By far the most important education I've received around storytelling and independent filmmaking came via Film Independent's Project Involve. When I started at Pearl Street, I wanted to establish an inclusive database of filmmakers to consider for future hiring, so I reached out to Film Independent for recommendations. That's when I met Angel Kristi Williams. She had been a Project Involve Fellow and later went on to run the program alongside Francisco Velasquez (who has led PI since its inception in 1993).

Angel's contributions to Project Involve have been integral to its continued success and in nurturing filmmakers with the highest standards. Like the HBOAccess program, participants work in cohorts to write, produce and direct a short film. Last year one of these final films, Emergency, won a Special Jury Award at the Sundance Film Festival.

Angel grew up in Baltimore, Maryland and got her BA in Visual Art from the University of Maryland and her MFA in Directing at Columbia College Chicago. Her shorts The Christmas Tree and Charlotte have garnered awards and screened at festivals around the world. She is now in pre-production on her first feature.

Nina Yang Bongiovi, Film Producer

I met Nina at the introductory meeting of the Kellogg Foundation's Truth, Racial Healing and Transformation narrative change initiative. This was my first meeting with Hollywood 'heavy hitters,' and I was still trying to figure out just how assertive I could be in my new role. When Nina introduced herself, I immediately felt at home and knew that I could speak my truth.

Nina criticized the industry myth that films starring People of Color would not do well overseas. After studying Entertainment Management at USC, she had spent a number of years forging relationships between the U.S. and Chinese film markets. She had the experience, relationships and knowledge to back up her questioning of this myth. She also had proven development success with films that many said wouldn't 'sell' like Dope and Fruitvale Station. Of course, Fruitvale Station gave us Ryan Coogler - who definitively laid to rest the idea that films starring People of Color have no market overseas.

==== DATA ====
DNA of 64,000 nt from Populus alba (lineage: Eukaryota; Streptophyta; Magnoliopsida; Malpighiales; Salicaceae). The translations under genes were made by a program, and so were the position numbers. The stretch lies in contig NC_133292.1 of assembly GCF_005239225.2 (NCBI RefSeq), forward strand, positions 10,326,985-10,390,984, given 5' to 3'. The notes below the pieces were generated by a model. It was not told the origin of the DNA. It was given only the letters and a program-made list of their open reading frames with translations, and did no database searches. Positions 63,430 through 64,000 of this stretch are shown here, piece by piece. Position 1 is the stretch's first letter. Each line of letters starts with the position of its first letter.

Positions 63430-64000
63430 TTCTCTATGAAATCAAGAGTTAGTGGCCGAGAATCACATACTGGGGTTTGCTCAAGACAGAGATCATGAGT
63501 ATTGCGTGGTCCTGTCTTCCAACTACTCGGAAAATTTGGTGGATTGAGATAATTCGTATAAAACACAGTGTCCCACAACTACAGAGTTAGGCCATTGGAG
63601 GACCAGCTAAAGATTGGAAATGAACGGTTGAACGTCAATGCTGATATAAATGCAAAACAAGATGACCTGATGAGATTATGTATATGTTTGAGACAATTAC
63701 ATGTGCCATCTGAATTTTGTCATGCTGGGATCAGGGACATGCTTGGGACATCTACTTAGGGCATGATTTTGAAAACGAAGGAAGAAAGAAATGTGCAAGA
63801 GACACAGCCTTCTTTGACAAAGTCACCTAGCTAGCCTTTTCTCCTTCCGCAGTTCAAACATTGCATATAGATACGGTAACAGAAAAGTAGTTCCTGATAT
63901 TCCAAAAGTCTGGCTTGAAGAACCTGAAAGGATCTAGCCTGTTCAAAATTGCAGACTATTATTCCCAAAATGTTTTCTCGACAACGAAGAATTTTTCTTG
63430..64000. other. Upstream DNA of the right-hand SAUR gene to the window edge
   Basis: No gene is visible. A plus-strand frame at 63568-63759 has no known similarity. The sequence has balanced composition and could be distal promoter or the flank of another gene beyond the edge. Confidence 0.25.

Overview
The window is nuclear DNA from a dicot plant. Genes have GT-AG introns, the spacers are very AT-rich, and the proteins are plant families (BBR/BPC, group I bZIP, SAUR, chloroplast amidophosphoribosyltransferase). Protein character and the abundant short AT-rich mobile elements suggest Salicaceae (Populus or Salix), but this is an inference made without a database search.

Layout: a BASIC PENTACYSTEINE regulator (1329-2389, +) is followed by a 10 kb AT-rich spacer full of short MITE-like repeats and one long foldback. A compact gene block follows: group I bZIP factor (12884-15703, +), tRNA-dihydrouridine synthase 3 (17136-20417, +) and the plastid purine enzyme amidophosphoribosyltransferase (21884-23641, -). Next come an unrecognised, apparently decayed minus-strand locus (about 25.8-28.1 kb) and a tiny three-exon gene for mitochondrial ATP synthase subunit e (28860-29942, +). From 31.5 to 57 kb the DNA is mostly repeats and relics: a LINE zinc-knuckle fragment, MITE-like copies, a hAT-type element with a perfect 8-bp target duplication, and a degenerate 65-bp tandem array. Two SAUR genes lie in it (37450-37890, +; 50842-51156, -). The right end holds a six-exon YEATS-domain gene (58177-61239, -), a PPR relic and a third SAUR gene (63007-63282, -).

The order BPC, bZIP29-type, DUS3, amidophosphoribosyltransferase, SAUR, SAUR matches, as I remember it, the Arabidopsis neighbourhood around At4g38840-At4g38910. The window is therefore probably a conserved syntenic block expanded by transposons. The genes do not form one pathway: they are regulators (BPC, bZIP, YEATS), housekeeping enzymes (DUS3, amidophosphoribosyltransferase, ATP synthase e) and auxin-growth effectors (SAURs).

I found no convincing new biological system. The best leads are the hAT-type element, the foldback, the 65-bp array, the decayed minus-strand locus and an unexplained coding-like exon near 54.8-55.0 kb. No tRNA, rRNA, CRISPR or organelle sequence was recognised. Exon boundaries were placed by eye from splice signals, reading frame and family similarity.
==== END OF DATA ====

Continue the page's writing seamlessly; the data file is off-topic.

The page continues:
Through Significant Productions, Nina and her partner of Significant Forest Whitaker continue to develop meaningful and marketable content. They recently produced Netflix's Roxanne Roxanne, Songs My Brothers Taught Me, and the soon-to-be-released Sorry to Bother You directed by Boots Riley. While many are talking about diversity and inclusion, Nina is out there creating and distributing content that reflects the varied and complex experiences of People of Color.

Karen is a role model for working to dismantle inequities in entertainment from within.

Karen Horne

Karen Horne, SVP, Programming Talent Development & Inclusion, NBC Entertainment and Universal Television Studios

I'm not sure when Karen Horne sleeps. Her dedication to industry-wide change means she's present and active in all kinds of initiatives beyond her 'day-job' -- which is also focused on creating and maintaining an inclusive pipeline. She's also one of the warmest and most welcoming people I've met in Hollywood. She greets everyone with a smile and makes time for people who are just starting their own journeys in entertainment.

Karen's 'day job' is Senior Vice President, Programming Talent Development & Inclusion for NBC Entertainment and Universal TV Studios. She is responsible for most of NBC's diverse talent initiatives - including NBC's Female Forward, NBCUNIVERSAL's Short FilmFestival, Writers on the Verge, the Emerging Director Program, and StandUp NBC. Her wide range of experience includes stints at HBO, Nickelodeon Productions, Walt Disney Network TV and the black Filmmaker Foundation. Karen is a role model for working to dismantle inequities in entertainment from within.

Simone Ling dedicates her time to projects that often struggle to get financing because they go beyond essentialist representations of women and other People of Color and LGBTQ communities